I'm not sure why it seems to have got so much shit on here recently as I think it's a fine film with a strong premise that is appropriate for its audience.

mothman

  • I don't know why
Re: The 'Plain Jane' Trope
« Reply #10 on: January 13, 2019, 12:20:01 PM »
Agreed. My 13yo daughter watched it recently and loved it. A film made 20 years before she was born. I’m not sure I could name any films from 1950 that’d have such a profound effect on a 13yo mothman.

kalowski

  • Sooner or later
Re: The 'Plain Jane' Trope
« Reply #11 on: January 13, 2019, 12:27:41 PM »
Interesting thread. Tropes like this are fascinating, even though this one is simplistic and clunky. Somewhere someone decided glasses are unattractive and a trope was born: Men seldom make passes...

Interesting to note Paulie Walnuts is a cunt, too.

Re: The 'Plain Jane' Trope
« Reply #12 on: January 13, 2019, 01:23:09 PM »
The Breakfast Club is precisely about kids seeing each other in a different light. They all conform already, into their own easily identifiable subgroups that they slowly acknowledge they slipped into for barely perceptible reasons. The moral lesson couldn't be clearer which is that being open minded about others despite their superficial persona is an important step towards being a rounded person. That includes challenging yourself to change and put yourself in others shoes.

I'm not sure why it seems to have got so much shit on here recently as I think it's a fine film with a strong premise that is appropriate for its audience.

I like The Breakfast Club on the whole.
Some of it has dated (obviously), but the Ally Sheedy makeover bit just bugs me - always has.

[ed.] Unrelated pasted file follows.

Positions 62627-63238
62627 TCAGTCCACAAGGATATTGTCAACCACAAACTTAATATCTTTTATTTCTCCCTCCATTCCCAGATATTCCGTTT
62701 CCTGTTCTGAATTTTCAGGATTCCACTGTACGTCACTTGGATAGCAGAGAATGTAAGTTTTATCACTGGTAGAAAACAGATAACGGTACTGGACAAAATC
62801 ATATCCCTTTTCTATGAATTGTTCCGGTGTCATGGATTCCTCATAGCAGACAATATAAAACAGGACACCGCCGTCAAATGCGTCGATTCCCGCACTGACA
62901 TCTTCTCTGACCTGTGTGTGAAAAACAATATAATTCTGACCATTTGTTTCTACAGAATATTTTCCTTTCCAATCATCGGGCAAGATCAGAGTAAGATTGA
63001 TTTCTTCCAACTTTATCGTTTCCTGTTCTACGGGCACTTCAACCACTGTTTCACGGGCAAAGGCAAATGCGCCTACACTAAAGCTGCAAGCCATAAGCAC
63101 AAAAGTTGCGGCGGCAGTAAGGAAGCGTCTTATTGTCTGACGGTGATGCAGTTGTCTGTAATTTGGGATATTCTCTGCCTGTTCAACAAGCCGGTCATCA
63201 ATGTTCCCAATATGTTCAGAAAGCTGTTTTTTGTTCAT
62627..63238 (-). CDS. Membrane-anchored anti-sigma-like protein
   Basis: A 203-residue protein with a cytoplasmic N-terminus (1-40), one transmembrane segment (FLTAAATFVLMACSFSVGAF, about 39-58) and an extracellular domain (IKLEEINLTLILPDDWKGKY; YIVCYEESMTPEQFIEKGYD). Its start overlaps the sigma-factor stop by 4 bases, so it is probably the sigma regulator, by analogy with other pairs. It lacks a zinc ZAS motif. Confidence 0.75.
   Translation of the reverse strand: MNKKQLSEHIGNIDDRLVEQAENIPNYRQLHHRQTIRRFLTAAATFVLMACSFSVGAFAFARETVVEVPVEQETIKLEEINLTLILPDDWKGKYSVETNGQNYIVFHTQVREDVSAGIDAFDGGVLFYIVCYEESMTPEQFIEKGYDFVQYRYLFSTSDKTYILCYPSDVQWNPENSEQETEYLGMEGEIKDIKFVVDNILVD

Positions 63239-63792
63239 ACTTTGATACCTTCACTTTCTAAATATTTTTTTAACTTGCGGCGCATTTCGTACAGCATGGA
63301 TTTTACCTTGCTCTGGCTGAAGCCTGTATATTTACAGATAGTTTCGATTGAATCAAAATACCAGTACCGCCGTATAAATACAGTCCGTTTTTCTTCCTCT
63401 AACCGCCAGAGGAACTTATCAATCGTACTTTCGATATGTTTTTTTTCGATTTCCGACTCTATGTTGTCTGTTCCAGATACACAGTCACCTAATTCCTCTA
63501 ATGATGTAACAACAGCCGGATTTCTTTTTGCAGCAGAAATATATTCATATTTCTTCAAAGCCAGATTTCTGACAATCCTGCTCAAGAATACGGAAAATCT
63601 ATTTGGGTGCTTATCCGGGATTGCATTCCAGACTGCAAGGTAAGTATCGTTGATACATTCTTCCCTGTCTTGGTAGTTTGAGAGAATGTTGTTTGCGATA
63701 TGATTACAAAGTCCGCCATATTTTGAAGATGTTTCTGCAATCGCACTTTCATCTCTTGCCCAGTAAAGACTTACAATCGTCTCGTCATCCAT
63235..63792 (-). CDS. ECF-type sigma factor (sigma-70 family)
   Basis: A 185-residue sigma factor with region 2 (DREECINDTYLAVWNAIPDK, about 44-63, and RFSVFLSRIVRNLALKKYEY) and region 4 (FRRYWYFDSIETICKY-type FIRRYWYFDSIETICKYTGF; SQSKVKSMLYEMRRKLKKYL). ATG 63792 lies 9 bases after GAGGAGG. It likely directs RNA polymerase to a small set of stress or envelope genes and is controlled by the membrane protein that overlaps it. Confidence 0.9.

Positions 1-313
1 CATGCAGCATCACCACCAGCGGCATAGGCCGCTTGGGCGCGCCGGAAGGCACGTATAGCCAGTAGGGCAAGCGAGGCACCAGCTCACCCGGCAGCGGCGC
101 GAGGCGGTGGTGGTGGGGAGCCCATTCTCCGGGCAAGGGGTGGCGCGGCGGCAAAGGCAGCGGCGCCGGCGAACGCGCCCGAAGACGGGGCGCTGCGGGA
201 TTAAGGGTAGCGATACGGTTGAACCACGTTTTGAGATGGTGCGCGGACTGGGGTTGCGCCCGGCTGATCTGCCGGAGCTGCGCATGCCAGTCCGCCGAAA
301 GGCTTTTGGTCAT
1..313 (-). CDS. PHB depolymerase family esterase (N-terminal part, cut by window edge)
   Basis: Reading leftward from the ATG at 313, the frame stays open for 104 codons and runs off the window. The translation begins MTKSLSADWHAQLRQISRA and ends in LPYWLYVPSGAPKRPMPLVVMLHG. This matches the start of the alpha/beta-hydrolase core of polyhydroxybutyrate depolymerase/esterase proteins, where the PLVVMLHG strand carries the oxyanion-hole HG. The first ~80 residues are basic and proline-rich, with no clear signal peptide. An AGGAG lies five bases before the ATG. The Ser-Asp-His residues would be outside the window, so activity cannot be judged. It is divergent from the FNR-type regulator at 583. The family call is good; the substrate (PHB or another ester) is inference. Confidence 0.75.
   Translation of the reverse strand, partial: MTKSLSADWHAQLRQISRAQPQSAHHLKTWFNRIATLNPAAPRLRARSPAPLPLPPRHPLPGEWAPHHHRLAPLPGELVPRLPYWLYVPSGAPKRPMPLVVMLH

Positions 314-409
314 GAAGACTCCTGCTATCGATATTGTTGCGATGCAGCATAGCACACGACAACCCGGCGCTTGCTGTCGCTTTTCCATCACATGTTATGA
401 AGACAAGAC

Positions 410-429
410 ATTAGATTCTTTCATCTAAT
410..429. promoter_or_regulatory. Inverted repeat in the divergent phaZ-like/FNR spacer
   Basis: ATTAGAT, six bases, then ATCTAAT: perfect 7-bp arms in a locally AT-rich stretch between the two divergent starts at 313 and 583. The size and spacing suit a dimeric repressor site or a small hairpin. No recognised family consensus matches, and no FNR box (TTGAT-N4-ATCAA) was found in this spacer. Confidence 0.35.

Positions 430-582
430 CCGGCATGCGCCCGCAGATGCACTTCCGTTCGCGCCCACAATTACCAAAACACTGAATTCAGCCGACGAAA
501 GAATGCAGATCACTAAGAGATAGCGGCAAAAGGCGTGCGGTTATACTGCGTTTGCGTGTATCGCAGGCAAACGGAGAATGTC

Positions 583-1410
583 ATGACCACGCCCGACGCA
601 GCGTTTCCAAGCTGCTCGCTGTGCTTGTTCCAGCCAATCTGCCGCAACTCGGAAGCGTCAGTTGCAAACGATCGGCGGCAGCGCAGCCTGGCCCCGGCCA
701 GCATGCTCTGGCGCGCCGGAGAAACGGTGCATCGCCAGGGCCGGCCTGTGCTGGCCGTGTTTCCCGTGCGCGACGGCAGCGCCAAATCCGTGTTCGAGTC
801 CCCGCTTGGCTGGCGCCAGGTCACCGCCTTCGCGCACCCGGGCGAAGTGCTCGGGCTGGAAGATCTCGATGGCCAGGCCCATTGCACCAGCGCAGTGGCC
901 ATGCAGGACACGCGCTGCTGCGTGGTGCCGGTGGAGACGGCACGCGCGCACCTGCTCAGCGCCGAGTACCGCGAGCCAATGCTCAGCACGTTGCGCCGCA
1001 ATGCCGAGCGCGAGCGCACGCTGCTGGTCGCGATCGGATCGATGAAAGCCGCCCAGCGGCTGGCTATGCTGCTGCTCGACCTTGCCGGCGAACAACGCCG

But I know that this is solely down to me fancying the 'weird' Ally Sheedy.
I'm so shallow...

mothman

  • I don't know why
Re: The 'Plain Jane' Trope
« Reply #13 on: January 13, 2019, 07:10:06 PM »
I first saw the thing about the makeover expressed as a meme on Twitter, which immediately devalues its credibility in my mind. It reminds me of another meme that was going around just this last Christmas, that the Pigeon Lady in Home Alone 2 looks like Piers Morgan. The continuity annoincer on Channel 4 even mentioned it. But the thing is, it's bollocks, and an insult to the great actor who played the role (Brenda Fricker).

But yes, the makeover and its reaction are a bit dodgy. But isn't such a superficial idea rerally running contrary to John Hughes' work? It's all about looking past superficvial first impressions and face valiue, finding out who people really are. It's there in Pretty In Pink, Uncle Buck, Some Kind of Wonderful, Planes Trains and Automobiles, Home Alone... even Ferris Bueller. So I prefer to think that by including the makeover scene, he is actually driving that home - the Jock (or Athlete) was already clicking with the Outcast (or Basket Case) before she got "tarted up" - and if she'd always looked like that, he'd have been interested much sooner.

In fact, it could even be said that the makeover provides some hope that some of these kids could potentially escape the fates, the paths that life might otherwise hold in store for them. Because for all their newly gained awareness (of self, and of others'), changing their lives and escaping the destinies that their parents and society had set for them is going to be much harder. I can't help but feel that John Bender is doomed, he's like River Phoenix in Stand By Me. Claire and Brian might still not change that much; Andrew and Allison's relationship might offer them the best chance of breaking the mold.

gib

  • weak and wobbly
Re: The 'Plain Jane' Trope
« Reply #14 on: January 13, 2019, 09:06:49 PM »